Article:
Panda Painting from Ning Yeh's Chinese Brush Painting: An Instructional Guide. This book has an excellent chapter on painting Panda which is a subject that is surprisingly absent from most books with a classical point of view.
Technology Provides Instant Sharing of Ideas
Our modern era has accurately been dubbed the "Information Age." Advances in computers and networking have created an experience of "instant sharing." Photos, paintings, and even experiences are captured on cellphones and blasted out via social media networks. The latest situation with the pandemic has popularized technology where artists can learn from teachers virtually with both teacher and student participating from the comfort of their own homes.
In the past getting access to information and inspiration or even being aware of what other artists were doing was much more difficult. I am constantly amazed by what is available on the internet. On YouTube, you can find jaw-dropping drone video footage of even the most remote locations. Stunning macro photography that shows the remarkable zoomed in detail of flowers or birds and insects are uploaded to websites like unsplash.com and available for free download.
Video footage taken of Yellow Mountain (Huangshan 黄山) from a small flying drone with a built-in video camera. Just ten years ago you would have needed to rent a helicopter to get this kind of footage.
Macro shot of a peony by Anca Gabriela Zosin downloaded from Unsplash.com
The Trappings of Being a Modern Artist
The problem with being a modern artist is not access to information but information overload. With the flood of images and information available, it is easy to lose track of one's own artistic voice. I have seen this many times with song writers especially. They often will do their best work with very little awareness of what other songwriters are doing. Then, once they become well known, there is pressure from their managers to repeat what they have already done successfully or what other artists have done successfully.
The ones who successfully transcend these pressures often go to remote places and cut off connection with the outside world to reconnect with their own unique artistic identity or source of inspiration.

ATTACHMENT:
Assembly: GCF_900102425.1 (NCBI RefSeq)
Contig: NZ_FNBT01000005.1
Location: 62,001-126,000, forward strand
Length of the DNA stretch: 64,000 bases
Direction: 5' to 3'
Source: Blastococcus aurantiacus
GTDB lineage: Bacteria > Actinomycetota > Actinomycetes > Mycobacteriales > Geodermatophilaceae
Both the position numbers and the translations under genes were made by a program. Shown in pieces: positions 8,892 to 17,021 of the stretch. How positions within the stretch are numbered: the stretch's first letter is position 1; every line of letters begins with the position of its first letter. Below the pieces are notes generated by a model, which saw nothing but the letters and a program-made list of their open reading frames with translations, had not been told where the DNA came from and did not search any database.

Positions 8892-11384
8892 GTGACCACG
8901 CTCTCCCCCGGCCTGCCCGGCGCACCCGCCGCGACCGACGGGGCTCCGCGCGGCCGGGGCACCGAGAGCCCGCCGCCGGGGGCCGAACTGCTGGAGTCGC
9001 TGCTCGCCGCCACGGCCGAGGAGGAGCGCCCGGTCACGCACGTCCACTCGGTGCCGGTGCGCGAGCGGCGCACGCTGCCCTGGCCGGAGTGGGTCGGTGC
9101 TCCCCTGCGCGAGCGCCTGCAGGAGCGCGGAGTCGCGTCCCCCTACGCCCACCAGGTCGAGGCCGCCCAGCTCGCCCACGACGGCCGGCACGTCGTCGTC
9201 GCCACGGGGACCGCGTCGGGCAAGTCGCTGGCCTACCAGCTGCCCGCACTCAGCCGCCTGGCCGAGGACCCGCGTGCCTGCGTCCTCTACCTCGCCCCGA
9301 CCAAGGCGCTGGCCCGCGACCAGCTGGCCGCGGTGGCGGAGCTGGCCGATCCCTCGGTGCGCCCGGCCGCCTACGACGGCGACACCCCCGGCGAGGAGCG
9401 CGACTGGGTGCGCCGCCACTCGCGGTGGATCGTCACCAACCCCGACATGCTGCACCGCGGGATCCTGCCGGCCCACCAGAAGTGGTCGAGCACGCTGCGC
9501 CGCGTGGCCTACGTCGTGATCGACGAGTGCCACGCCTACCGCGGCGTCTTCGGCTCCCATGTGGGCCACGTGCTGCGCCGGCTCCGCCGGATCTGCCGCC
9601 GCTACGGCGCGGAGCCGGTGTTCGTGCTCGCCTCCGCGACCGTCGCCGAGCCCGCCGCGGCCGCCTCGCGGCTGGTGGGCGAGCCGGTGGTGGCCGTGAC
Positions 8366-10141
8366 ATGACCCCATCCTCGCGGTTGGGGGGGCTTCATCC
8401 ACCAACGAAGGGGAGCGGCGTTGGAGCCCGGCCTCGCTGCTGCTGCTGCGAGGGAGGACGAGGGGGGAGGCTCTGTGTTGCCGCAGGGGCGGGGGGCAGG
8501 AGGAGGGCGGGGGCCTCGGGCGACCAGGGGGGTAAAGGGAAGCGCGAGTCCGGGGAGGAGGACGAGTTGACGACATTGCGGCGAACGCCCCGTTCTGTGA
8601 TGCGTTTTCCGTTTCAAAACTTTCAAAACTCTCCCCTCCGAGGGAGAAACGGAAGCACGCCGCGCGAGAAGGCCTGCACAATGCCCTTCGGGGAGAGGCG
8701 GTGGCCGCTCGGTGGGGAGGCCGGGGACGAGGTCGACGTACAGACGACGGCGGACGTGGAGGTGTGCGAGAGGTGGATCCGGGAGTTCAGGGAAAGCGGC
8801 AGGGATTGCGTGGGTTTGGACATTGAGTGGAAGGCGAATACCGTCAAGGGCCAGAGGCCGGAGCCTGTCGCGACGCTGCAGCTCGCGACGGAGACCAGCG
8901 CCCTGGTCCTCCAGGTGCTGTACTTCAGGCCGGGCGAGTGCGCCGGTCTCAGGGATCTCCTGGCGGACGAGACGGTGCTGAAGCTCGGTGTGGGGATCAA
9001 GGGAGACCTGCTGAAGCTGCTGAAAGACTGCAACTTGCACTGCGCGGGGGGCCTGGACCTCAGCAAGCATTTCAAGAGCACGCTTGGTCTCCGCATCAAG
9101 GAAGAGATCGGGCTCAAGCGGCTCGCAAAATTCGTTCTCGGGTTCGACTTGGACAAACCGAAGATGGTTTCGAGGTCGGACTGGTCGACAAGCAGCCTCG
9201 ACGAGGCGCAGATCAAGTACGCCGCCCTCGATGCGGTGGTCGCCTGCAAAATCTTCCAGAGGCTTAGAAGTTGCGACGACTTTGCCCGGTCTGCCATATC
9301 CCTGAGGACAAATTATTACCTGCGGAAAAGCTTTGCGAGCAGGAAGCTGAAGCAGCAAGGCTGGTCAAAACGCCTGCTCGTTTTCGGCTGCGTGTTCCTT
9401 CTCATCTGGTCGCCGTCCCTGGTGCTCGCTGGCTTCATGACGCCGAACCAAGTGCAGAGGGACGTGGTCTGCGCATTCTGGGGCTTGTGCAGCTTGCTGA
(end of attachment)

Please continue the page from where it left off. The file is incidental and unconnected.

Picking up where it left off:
Here are some practical tips for the modern artist that will help you make best use of all the inspiration and resources that modern technology empowers while at the same time staying true to your own unique identity as an artist.
- All art flows from your state of being. States of being are decisions. The most important thing you can do is to DECIDE to BE an ARTIST.
- Allow yourself to be freely inspired by other artists. Especially as you are learning to become an artist. Don't be afraid to copy other as a means to developing your own uniqueness.
- As you take in inspiration be aware of the trappings of negative comparison. Often times when we compare ourselves to other artists we do so through the negative lens of our own insecurities. We see other artist's work objectively while we view our own negatively. Art is not a competition.
- Do not allow the wide availability of art or beautiful images to affect the confidence in the value of your art or yourself as an artist. The world values what you produce as an extension of your own self appreciation. Love yourself and you will find that there will always be an appreciative audience for what you create as an artist.
- Take time to focus your attention inward and reconnect with your own internal inspiration. Quiet your mind, turn off all electronic devices and meditate or do some meditative activity like practicing your strokes or taking a walk in nature. The refreshing feeling that you feel after these activities is evidence that you have reconnected to your own unique source of power and inspiration.
- There is no better time to make the choice to be an artist. We, as your OAS Family, are here to support your choice and to remind you of how much you are loved and valued.